Presently in American, the majority of the public knows and sees the fallacy of advertisements. This has brought about another form of advertising that looks to feed off the emotions of the public. These advertisements look to present their products in a realistic way, hoping to fool the public into believe it. These advertisements often target the common person, by showing actors that look like normal, everyday people. The advertisements often lack special effects, skillful camera work, or even color. The purpose of these advertisements is that they hope the average American will relate to the commercial and eventually purchase the product because of that.

Advertising brings out the worst in the American society. Other forms of media, such as movies or music add to this destructive force. The Americans’ urge to live the American dream and drive a luxury car while everyone who admires them is one of many examples. The lengths that some people go to get this admiration or status in life, is where the results of this corruption show. Advertising not only exploits the American dream, but it also lies to us. It mostly targets younger people who don’t realize that a type of soda isn’t going to make you attractive.

Americans need to be aware of the fallacy that lies within American advertising. Within is work, Solomon tries to make it clear that advertisement is indeed “manipulative” and fictitious, while Ogilvy tries to contradict him in saying that it is not “manipulative”, but merely a “reasonably efficient way to sell (96).” In the end these lies and misconceptions are destroying our conception of reality and turning America into a fantasy land.


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Masters of Desire: The Culture of American Advertising

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'Masters of Desire: The Culture of American Advertising';

'Always Real: Coke chillin' in the Hood';

How would these two guys analyze an advertisement?

Evidently, these two guys know how to sell something. When I see an advertisement, I see them like Solomon and Charles did. They are like businessmen trying to sell a product. The advertisements aren't just selling a product to Americans, but rather the advertisements are directed towards a targeted market. For example; a commercial that wants to sell a regular beer will show normal guys hanging out. They could be at a bar, fishing, or having a picnic. The people will be having a fun time. The targeted market would be mostly men because in the commercials it's mostly men with the exception of a beautiful woman here and there.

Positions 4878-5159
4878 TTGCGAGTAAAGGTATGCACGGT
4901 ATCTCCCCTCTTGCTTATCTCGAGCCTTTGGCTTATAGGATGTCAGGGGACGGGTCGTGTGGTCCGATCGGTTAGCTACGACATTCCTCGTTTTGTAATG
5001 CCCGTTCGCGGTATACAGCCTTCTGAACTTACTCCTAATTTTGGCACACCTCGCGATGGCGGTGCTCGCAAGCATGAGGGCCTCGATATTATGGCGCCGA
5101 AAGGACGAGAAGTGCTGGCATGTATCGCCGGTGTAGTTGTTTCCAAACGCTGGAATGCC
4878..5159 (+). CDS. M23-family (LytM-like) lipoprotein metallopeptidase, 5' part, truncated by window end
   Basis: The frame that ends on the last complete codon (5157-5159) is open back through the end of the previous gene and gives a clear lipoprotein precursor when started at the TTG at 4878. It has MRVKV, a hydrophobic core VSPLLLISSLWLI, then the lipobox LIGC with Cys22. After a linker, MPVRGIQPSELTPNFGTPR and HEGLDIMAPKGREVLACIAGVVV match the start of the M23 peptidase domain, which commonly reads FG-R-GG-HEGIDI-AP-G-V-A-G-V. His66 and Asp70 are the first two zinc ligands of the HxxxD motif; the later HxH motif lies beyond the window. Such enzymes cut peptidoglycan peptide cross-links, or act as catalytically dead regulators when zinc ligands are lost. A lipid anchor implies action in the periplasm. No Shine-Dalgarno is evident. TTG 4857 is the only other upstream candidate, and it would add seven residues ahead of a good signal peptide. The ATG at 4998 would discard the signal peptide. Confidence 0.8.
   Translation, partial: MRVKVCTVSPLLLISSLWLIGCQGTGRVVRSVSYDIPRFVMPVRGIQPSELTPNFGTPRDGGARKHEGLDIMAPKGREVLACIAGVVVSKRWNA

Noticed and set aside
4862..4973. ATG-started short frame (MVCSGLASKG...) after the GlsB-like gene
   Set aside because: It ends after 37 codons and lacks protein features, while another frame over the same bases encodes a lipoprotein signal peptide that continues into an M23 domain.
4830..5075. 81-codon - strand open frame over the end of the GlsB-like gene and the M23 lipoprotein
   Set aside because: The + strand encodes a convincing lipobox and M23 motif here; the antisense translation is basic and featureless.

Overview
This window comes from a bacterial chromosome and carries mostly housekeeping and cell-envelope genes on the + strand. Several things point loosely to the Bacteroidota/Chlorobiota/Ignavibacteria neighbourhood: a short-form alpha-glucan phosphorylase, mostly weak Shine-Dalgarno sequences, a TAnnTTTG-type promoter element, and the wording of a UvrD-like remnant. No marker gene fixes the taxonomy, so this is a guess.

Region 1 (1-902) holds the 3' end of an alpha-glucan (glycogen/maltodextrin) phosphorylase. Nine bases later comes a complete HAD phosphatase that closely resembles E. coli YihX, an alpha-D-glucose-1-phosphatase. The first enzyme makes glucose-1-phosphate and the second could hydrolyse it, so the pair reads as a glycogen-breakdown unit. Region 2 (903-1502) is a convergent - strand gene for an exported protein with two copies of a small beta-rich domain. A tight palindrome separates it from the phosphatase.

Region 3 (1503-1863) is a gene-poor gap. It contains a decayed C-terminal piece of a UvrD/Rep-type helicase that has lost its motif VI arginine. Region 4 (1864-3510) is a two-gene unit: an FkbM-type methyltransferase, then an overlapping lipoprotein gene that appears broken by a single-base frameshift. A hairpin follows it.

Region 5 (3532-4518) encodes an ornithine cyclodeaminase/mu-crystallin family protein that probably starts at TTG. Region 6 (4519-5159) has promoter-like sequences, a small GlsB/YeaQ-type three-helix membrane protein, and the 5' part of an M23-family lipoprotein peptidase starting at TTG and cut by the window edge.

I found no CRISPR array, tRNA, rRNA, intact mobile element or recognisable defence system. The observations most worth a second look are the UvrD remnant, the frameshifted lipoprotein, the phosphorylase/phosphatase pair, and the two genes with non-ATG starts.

Other commercials, according to Solomon, thrive on fitting in. The Chevrolet commercials have a slogan that makes one feel to be American, one must by American. Chevrolet's slogan is 'The Heartbeat of America.'; Car commercials also have targeted markets also. For a truck commercial, they will show a truck getting all dirty and going through an obstacle. This is targeted towards men because most men find these things appealing. For a luxury car commercial the mood or the commercial is nice and pleasant, the car is on a country road (representing one driving to there country home). These cars were once targeted towards upper class people, but now they are targeted towards everyone according to Solomon. A commercial strives on the ever so enduring drive for Americans to have better things and climb up the social status ladder. Marketers know this, so they place normal, average, everyday looking people in their commercials to let middle class people know that they can have the car, too.

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     Solomon and Charles know that an advertisement should be aired when the targeted market is watching. A commercial for Bud Light would be worthless to Anhuiser Bush if they aired it on a Saturday morning during cartoon time.
     The last thing that Solomon and Charles would analyze, would be the fear of not fitting in. So, some commercials try to make people feel like they have to buy a product just to fit in.